What did your family and friends make of your achievement?

They are highly proud, and they are very supportive off me to explore my talent, I am grateful for such a great circle of friends, teachers, coaches and family. 

They congratulated me and our regional team they blessed me with good compliment and gifts. 

What are some of your goals in life?

My goals in life are to serve the Lord and become a successful person in life. 

I plan to study hard to pass my Grade 12 this year and get a Scholarship to pursue my studies at home or abroad towards a graduate Degree. 

Secondly, to play netball for a reputable Premier League Team in the Country or abroad, as well as to represent Namibia with Netball National Team. 

How important is it for you to get an education?

My primary focus is my education because it plays a huge role in a person’s life. 

I believe that as a person your education and your sport must collaborate with each other.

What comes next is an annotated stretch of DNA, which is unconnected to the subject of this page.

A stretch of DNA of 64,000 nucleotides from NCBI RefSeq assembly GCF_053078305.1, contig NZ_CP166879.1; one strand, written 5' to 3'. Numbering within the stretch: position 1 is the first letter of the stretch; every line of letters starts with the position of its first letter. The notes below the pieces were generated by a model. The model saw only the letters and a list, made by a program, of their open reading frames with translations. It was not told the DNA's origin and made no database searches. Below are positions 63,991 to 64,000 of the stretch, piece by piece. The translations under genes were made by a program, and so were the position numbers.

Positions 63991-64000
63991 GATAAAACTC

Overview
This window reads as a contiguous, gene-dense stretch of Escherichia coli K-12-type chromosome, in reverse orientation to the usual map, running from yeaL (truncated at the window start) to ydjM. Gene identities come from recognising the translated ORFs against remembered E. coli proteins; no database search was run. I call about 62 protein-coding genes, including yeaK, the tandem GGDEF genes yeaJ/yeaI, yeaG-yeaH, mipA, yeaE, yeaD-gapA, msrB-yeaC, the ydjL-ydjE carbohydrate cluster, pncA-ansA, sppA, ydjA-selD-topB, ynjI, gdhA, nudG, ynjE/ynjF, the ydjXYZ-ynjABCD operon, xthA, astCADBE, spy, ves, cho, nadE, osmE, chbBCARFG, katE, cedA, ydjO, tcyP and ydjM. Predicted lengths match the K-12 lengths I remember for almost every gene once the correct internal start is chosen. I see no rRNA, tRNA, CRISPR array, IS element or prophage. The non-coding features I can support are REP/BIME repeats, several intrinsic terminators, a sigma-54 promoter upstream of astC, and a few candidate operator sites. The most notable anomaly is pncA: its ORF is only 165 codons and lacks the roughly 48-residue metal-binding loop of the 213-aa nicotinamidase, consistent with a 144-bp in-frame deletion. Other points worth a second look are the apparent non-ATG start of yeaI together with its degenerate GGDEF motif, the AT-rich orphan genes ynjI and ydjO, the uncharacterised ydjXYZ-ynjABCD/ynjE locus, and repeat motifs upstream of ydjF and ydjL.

Education is important to me because I believe that it is the greatest equaliser to liberate the mind. If sports does not open doors for you then you will have your education by your side. 

Who inspires you?

I am inspired by the word of God, in the Bible and secondly by my parental support system. The people in my family circle that believes in me especially my mother who raised me. They are wonderful people. 

What is a quote you live by?

“If you want to live like a Queen, you will have to work like a slave”

What is your advice to young girls that want to play sports?